Verdun, 1916. For ten months, German and French troops died in equal numbers in an increasingly symbolic battle that neither side could be seen to lose. David Reynolds explores why.
Verdun is the sacred wound of France. No other battle of the Great War would so define the trauma of loss, the bitterness of occupation and the Republic's desire to repulse the ancient enemy. It began in a rain of steel and ended with both sides exhausted but crucially France undefeated. It was the last battle the nation would fight alone and would, in the decades to come, help shape modern Europe. David Reynolds explores both the many meanings the battle generated in 1916 and the memory of loss that came to shape France & Germany in the post war years.
On February 21st 1916, this quiet part of the front, with its seemingly impregnable array of fortresses, was subjected to an almost unendurable bombardment. Industrial slaughter on an unprecedented scale. A million shells fall that day on an unprepared and increasingly panicked French army. Yet as the Germans advanced through torn up terrain there was still life and it was firing back.
What had been planned as an overwhelming breakthrough to crush French resolve & bring about a war of movement would escalate into 10 months of mutual artillery slaughter with soldiers scraping and burrowing into the earth to simply hold the line. It was a battle that made the name of Philippe Petain, ensured the majority of French forces marked by service there & ruined the reputations of its supreme commanders Erich von Falkenhayn, whose masterplan Verdun had been and Marshall Joffre, accused in Parliament of military failings & for presiding over terrible losses.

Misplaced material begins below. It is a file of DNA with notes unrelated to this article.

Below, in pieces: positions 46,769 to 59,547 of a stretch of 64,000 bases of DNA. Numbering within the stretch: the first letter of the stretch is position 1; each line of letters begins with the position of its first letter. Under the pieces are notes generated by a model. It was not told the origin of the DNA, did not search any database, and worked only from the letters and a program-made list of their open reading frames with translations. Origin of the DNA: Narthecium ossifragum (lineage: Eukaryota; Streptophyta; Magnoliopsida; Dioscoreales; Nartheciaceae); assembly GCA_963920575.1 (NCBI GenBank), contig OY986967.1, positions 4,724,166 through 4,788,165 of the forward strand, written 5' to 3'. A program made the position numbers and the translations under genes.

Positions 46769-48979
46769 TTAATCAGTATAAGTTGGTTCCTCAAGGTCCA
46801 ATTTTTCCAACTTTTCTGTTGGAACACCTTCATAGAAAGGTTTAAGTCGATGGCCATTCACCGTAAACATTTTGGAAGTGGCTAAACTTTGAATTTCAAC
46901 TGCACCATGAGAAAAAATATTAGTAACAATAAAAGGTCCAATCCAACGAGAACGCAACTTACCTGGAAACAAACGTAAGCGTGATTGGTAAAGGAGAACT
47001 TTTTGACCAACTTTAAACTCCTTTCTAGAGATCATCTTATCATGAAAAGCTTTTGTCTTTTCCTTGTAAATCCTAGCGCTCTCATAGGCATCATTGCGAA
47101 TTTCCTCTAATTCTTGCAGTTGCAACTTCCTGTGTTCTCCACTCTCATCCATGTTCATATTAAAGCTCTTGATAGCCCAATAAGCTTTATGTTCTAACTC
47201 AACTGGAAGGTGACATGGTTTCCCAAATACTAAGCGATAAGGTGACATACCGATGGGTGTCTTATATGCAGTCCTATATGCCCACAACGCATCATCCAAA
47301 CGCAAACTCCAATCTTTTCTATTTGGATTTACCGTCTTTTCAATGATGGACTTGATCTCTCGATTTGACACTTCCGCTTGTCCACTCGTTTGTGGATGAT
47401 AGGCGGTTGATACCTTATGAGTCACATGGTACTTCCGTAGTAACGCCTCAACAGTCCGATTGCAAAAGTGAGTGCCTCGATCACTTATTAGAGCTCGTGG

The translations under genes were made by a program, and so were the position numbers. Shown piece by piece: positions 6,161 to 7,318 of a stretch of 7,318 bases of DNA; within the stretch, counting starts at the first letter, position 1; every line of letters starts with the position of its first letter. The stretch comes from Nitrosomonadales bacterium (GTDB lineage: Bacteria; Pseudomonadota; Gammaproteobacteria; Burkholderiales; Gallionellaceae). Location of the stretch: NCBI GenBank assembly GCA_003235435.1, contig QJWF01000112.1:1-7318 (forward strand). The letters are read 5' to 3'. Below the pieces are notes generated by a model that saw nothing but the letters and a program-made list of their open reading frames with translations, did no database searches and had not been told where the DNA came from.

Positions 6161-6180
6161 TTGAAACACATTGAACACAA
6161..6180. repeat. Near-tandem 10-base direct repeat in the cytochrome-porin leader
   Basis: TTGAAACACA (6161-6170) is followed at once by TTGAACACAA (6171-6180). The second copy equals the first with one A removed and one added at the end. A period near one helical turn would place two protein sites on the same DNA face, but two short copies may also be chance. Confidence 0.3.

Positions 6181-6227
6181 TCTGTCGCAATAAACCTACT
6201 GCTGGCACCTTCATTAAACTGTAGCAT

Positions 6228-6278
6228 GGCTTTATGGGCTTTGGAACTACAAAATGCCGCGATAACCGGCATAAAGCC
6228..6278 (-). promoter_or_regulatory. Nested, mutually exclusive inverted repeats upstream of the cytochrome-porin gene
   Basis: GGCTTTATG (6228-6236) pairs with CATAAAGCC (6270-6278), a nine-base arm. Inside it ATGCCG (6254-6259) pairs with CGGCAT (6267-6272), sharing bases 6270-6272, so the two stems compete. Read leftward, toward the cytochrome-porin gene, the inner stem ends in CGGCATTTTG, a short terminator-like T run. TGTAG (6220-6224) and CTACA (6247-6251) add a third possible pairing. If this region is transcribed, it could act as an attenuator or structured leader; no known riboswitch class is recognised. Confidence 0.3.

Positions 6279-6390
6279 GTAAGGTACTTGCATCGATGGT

In the first of two programmes, historian David Reynolds travels to Verdun and its mournful battlefields to better understand what it meant for two nations to wage industrial warfare over a patch of land no bigger than the distance from Leeds to Bradford.
Producer: Mark Burman.
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